Success Story

Successful Partnership to Increase Adoption and Utilization of Sorghum in Bioenergy

USDA-KS-SLGPartnership

This nomination details the successful partnership between a federal laboratory, university, collaborative sorghum stakeholder group, and a bioenergy industry partner to address an issue in bioethanol production and address barriers to adoption and utilization of sorghum—a crop in the United States that is more acclimated to growth in hotter/dryer climates.

The partnership identified a barrier to a grain processor, the biofuel plant, responding to the variability in local production of starchbased grains. Specifically, ethanol plants located on the Great Plains have influx between the availability of corn and sorghum based on the growing season. This necessitates the need to utilize diverse feedstock. A barrier to diversifying feedstock is the requirement to account for the grain in an infrastructure that mixes commodities in lieu of single commodity storage. Feedstock accounting supports both the management of fermentation efficiency and requirements of fuel markets. Addressing this barrier required high throughput technology that is scalable with easy adoption in a commercial processing plant.

Specifically, researchers at USDA Agricultural Research Service (ARS), Kansas State University, The Center for Sorghum Improvement and Western Plains Energy, LLC, collaborated to develop and validate a rapid near infrared (NIR) spectroscopic test to determine the composition of corn-sorghum flour mixtures used in the production of bioethanol. In addition to this rapid NIR test method, the partners developed a real-time PCR method to support the rapid NIR methodology with a reference and validation method.

Adoption of the NIR technology was rapid due to the integral partnership approach. Western Plains Energy, LLC, has received the NIR calibration curve and reference samples, and is integrating the methodology into operations. In addition, an NIR instrument company and a bioethanol enzyme company have received the NIR method and are working with Western Plains Energy to further implement and develop the methodology. This expansion of the partnership to service providers enables broader dissemination of the technology. Further distribution of the process will occur by publication and stakeholder presentation in the fall.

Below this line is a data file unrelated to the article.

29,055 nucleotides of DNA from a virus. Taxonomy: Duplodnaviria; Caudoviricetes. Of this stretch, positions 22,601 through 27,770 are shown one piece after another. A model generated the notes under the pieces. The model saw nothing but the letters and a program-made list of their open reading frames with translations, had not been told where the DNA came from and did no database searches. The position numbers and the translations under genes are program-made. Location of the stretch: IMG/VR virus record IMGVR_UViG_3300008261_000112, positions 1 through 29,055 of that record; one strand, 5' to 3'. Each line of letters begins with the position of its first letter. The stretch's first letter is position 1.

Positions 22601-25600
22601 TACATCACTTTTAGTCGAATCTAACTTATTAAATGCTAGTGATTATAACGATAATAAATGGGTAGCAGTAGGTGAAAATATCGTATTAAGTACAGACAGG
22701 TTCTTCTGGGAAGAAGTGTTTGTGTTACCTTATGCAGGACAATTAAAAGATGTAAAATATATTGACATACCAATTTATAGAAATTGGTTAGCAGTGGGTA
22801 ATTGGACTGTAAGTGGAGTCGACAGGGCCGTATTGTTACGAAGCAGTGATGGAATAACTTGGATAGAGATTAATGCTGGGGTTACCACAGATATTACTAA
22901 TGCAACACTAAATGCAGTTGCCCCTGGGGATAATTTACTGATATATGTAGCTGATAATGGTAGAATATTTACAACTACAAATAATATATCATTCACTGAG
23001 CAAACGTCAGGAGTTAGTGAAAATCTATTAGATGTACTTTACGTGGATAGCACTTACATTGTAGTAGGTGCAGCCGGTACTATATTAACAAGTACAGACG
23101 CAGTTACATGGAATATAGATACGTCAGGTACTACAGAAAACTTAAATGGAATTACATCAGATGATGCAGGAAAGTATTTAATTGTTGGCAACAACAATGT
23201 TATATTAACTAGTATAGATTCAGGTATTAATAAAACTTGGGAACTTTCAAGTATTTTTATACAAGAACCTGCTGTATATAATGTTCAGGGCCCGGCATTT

Western Plains Energy is currently in the process of adopting this technology for use and has installed in-line NIR instrumentation to facilitate it. This technology could be used industry-wide where needed to help identify the composition of feedstock used to produce a given batch of ethanol.

This project leveraged existing strong partnerships between the USDA-ARS lab in Manhattan, Kansas, Kansas State University researchers, and the Center for Sorghum Improvement at Kansas State University (state government). The interface between the researchers and industry provided by leadership at the Center for Sorghum Improvement was critical to the success of this project and highlights the potential for future partnerships between ARS, academia and the sorghum industry. Sorghum is an important crop for the central and southern region of the Great Plains, with an estimated gross production value for the U.S. of approximately $1.3 billion (www fao.org/faostat/en/#home). Continued partnerships like the one detailed in this nomination will serve to strengthen and increase the value of U.S. sorghum and benefit the U.S. ethanol industry.